Carter, who at one time played classical music, also shared just how he came to record “Strokin.” He said that back in the 80s when the music business had turned to keyboards, and a musician then only had to put his voice on the track, he came up with the words, “I be stroking.” He mentioned that Chicago’s WVON station had been playing his song “Working on a Love Building,” and he would sing, “I’m not only working on a love building, I be stroking.” And the rest is history. Carter’s music has been featured in dozens of movies and television shows. “Strokin” has been featured in “The Nutty Professor” and most recently in the 2011 movie “Killer Joe,” and his “Looking for a Fox” was featured in the 1998 movie “Another Day in Paradise.”

BLUES GREAT CLARENCE CARTER demonstrates his adaptive computer program.

Carter is such an affable man. He attributes his independence to his early education at the Alabama School for the Blind in Talladega and the Alabama State College in Montgomery, where he earned his Bachelor of Science degree in music. The unwavering commitment of his mother to not treat him as if he had a disability was paramount in his upbringing. “She would have me wash dishes and the windows in the house,” Carter said. “I knew that the dishes were clean once they started squeaking.” He also shared a story of him starting a fire with kerosene in the family home and chopping wood.

After college, Carter did secure a job teaching history in a remote section of Montgomery, but his weekends would have been taken up with teaching, and this wasn’t a good fit for him. “I wanted to be in Montgomery on the weekends and not in the country, and my roads divided right there. I made the decision to be in music.” He says he has never regretted this decision. “When I was about 24, I had a chance to meet many entertainers, i.e., John Lee Hooker, Jimmy Reed and others. They let me play with them, and I was able to talk to people. I heard about the good times. I was looking for all them good times and I found them [by travelling all over the world].”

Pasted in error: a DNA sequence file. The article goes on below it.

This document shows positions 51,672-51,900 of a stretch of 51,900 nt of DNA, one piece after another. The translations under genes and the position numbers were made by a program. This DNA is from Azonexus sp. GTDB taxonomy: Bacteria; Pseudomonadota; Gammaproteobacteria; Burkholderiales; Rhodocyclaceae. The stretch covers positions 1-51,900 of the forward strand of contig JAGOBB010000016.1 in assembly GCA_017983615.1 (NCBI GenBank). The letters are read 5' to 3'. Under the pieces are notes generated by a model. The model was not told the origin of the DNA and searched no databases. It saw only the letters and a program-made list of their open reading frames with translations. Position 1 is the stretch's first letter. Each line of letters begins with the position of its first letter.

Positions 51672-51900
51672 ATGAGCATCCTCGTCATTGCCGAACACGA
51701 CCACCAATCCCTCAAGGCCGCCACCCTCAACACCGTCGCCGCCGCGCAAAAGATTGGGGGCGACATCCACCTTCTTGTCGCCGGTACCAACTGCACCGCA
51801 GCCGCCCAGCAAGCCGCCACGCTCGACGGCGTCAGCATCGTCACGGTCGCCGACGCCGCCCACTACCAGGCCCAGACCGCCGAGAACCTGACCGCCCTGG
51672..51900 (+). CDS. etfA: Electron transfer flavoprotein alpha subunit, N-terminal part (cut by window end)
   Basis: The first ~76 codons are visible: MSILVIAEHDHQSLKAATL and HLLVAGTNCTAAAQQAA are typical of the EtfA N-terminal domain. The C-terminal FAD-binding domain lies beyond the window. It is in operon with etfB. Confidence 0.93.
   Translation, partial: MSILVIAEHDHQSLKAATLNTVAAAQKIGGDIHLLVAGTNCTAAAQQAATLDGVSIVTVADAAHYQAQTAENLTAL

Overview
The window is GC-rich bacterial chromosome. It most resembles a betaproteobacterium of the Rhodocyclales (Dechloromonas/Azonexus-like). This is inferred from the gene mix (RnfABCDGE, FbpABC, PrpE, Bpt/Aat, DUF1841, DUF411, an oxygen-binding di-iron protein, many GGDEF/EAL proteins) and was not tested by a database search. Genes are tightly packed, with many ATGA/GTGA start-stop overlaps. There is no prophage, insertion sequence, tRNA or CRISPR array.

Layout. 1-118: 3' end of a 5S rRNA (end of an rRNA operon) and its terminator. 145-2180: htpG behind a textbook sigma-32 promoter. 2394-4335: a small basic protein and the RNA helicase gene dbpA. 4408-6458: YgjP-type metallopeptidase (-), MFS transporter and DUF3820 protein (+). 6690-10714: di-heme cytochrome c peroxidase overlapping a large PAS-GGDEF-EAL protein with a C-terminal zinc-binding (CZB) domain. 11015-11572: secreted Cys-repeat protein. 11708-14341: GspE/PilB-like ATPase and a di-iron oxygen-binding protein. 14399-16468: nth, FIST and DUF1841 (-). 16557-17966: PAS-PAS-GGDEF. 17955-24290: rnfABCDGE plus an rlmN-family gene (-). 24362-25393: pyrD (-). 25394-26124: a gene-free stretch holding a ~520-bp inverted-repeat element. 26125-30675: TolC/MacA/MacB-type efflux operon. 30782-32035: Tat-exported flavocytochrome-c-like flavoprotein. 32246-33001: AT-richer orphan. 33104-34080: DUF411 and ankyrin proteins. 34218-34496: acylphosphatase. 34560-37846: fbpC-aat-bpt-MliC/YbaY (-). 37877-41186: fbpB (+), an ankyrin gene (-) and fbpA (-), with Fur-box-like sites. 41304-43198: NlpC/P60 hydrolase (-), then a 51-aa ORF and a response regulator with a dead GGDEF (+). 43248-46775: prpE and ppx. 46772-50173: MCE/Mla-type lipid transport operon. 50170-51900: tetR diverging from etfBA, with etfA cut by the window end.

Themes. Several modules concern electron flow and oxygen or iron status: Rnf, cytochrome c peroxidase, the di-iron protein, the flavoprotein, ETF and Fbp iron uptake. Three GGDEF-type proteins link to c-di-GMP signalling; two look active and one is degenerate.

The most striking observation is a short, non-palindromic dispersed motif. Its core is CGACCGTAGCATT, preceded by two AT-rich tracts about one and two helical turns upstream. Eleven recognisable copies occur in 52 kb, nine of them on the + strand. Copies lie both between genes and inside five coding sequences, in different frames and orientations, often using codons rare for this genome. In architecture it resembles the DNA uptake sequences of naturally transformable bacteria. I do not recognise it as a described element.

Harris said that family involvement in a disabled person’s independence is so important, because that one family member’s limitations affect the entire family. “We all know somebody who may be disabled and the repercussions of discrimination in the workplace or schools or not being able to get into a building. This isn’t just for a small group of people. It is really for everybody and affects everyone,” she said. “We use Greater > Together as our anniversary tagline. When we open the doors to people with disabilities, we make the world more accessible.”

I learned much from Carter about the American Disabilities Act and how people across the country are assisted in all walks of life, particularly with employment and daily accessibility. More than 1 in 10 Illinois residents have a disability—whether they can’t hear or see or even struggle with a learning disability.

Elaine Hegwood BowenElaine Hegwood Bowen, M.S.J., is the Entertainment Editor for the Chicago Crusader. She is a National Newspaper Publishers Association ‘Entertainment Writing’ award winner, contributor to “Rust Belt Chicago” and the author of “Old School Adventures from Englewood: South Side of Chicago.” For info, Old School Adventures from Englewood—South Side of Chicago ( or email: [email protected].